iteratee alternatives to MonadCatchIO
jwlato at gmail.com
Thu Feb 10 15:32:23 GMT 2011
On Thu, Feb 10, 2011 at 12:54 PM, Bas van Dijk <v.dijk.bas at gmail.com> wrote:
> On 10 February 2011 09:03, John Lato <jwlato at gmail.com> wrote:
> > Hello,
> > Recently many projects have been switching from MonadCatchIO, because
> > library often doesn't do what users want in short-circuiting monads such
> > Error. I would like to know if there are any comments regarding iteratee
> > switching to either monad-peel or monad-control. Currently it
> > like monad-control is likely to supercede monad-peel in the near future
> > it is more performant, however it's very new and not as well understood.
> > As I see it:
> > Pro monad-control:
> > 1. exception handling Does The Right Thing with short-circuiting
> > 2. faster?
> > Contra:
> > 1. Library is less stable, and less well understood
> > 2. Client code may need to be re-written
> > Thoughts?
> > John
> >  http://hackage.haskell.org/package/monad-peel
> >  http://hackage.haskell.org/package/monad-control
> >  I've always expected the behavior provided by MonadCatchIO, and some
> > client code may rely upon it, so I'm not convinced it's a universal good.
> > _______________________________________________
> > Iteratee mailing list
> > Iteratee at projects.haskell.org
> > http://projects.haskell.org/cgi-bin/mailman/listinfo/iteratee
> Hi John,
> I think you are in a bit of trouble. Your continuation-based Iteratee
> instance for MonadCatchIO will probably result in the same unexpected
> behavior as described in:
> Note that I haven't verified that your instance is problematic but it
> looks very much the same as the problematic ContT instance. Compare
> m `catch` f = ContT $ \c -> runContT m c `catch` \e -> runContT (f e) c
> m `catch` f = Iteratee $ \od oc -> runIter m od oc `catch` (\e ->
> runIter (f e) od oc)
> To quote the thread: "...that code takes the continuation to run after
> the block, c, and runs that inside the catch block..."
> If I'm not mistaken, what basically happens in a continuation-based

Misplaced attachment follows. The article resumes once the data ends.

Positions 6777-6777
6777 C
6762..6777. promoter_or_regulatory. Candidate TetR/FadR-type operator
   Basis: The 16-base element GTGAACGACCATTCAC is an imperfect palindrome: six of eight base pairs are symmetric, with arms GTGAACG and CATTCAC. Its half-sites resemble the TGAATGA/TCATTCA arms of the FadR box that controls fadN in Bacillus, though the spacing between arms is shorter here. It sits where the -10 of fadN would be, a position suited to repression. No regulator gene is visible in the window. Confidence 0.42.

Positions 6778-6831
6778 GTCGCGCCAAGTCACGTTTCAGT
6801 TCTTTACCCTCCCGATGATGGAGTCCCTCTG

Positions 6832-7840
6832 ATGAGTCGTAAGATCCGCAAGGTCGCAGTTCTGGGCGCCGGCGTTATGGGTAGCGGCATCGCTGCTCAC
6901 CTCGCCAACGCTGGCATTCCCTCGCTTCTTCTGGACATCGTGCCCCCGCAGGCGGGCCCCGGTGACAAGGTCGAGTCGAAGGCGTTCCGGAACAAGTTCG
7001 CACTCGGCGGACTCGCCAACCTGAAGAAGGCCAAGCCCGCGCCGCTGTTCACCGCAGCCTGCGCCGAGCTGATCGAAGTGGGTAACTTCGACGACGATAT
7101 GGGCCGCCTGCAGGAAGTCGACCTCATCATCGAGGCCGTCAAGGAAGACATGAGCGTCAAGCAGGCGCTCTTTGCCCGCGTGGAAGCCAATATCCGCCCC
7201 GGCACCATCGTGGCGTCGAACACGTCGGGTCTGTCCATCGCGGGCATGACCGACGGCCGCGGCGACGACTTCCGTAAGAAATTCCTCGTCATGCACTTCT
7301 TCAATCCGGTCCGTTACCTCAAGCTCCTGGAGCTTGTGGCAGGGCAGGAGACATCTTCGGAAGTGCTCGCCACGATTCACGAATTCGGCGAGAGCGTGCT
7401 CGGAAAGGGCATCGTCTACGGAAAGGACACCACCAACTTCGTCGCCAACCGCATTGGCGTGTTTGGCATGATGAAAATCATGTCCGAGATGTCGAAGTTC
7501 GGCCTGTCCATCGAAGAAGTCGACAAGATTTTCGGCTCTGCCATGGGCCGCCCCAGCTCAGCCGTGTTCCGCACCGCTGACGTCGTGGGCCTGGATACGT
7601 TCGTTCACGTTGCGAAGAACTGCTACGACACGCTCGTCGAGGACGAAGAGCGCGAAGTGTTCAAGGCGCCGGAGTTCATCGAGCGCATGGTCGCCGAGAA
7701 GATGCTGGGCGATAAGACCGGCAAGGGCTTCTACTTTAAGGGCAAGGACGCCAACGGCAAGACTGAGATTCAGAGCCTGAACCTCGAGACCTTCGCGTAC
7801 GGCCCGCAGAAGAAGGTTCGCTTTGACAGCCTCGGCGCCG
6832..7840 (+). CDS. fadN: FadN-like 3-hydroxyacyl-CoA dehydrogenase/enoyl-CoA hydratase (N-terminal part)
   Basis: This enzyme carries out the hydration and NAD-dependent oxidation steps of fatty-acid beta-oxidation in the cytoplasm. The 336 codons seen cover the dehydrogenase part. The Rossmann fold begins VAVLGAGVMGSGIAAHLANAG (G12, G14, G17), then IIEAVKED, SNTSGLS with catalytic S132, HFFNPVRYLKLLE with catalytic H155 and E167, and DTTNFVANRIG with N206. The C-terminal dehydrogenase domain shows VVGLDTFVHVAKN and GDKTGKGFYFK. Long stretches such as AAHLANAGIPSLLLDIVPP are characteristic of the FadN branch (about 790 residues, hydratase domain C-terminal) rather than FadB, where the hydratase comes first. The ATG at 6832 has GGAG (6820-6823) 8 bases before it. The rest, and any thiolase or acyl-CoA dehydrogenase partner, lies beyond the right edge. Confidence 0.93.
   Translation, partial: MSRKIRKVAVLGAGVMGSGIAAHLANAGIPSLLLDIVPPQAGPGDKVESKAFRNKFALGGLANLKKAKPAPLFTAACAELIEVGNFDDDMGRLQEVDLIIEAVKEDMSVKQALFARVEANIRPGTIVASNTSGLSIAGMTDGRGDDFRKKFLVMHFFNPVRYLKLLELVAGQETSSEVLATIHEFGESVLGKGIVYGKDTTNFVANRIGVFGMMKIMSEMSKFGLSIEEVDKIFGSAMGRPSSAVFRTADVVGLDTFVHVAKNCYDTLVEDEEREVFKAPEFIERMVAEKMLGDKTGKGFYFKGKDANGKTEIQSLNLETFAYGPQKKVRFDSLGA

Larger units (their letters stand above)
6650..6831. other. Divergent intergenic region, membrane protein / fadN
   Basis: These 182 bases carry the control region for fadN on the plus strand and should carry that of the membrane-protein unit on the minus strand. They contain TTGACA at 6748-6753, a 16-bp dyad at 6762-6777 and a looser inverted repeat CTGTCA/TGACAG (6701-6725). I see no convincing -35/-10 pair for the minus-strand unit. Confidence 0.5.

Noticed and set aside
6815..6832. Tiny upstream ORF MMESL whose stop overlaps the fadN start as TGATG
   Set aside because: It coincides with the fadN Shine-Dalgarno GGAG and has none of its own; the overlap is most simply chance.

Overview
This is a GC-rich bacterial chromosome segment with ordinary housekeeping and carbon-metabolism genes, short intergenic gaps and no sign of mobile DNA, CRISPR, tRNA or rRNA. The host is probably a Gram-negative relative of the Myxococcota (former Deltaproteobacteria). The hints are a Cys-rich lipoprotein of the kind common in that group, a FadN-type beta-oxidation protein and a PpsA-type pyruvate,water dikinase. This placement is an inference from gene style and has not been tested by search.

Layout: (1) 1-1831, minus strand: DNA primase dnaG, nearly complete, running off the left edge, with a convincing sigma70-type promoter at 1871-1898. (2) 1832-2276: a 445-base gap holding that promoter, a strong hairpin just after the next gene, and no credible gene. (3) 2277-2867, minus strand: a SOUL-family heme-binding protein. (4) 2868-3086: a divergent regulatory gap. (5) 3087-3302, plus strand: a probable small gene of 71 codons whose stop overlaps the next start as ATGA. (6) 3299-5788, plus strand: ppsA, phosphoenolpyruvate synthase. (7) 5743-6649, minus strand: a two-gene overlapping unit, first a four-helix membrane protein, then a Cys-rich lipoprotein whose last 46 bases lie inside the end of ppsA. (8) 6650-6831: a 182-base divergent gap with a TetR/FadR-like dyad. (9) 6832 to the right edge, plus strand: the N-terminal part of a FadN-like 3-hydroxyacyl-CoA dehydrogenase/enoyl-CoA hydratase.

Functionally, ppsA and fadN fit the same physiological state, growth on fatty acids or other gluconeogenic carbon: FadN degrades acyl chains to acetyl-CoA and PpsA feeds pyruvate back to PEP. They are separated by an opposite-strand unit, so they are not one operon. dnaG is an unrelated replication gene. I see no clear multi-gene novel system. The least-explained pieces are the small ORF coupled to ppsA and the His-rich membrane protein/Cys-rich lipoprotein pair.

> monad is that the following:
> (m `catch` \e -> h e) >>= f
> is transformed into:
> m >>= f `catch` \e -> h e >>= f
> This is problematic if f and h both perform the same finalizer, as is
> the case in bracket, because that finalizer will now be performed
> twice (or even 3 times if 'h e' does not rethrow the exception).
> The conclusion of the thread was that the ContT instance needs to be
> removed from MonadCatchIO. monad-peel and monad-control don't provide
> an instance for ContT for the same reason. So I believe you need to
> remove your MonadCatchIO instance.
> The question is, what is the alternative? I have no answer yet.
It does look like this affects the iteratee MonadCatchIO instance, but I
think this may not actually be a big problem. Iteratees are generally the
top level of any monad stack (at least this holds for my code), so I don't
believe removing the MonadCatchIO instance will affect many (any?) users.
What's important is that we have a means to handle exceptions within the
underlying monad stack for enumHandle etc., and any of these libraries will
handle that to some extent. Although this would put a crimp in one of
Oleg's clever tricks...
It would mean that it's no longer possible to use the standard "enum*"
functions with a ContT as part of the stack, but that can break things
anyway. My attitude thus far has been that if you're playing tricks with
ContT, you deserve what you get.
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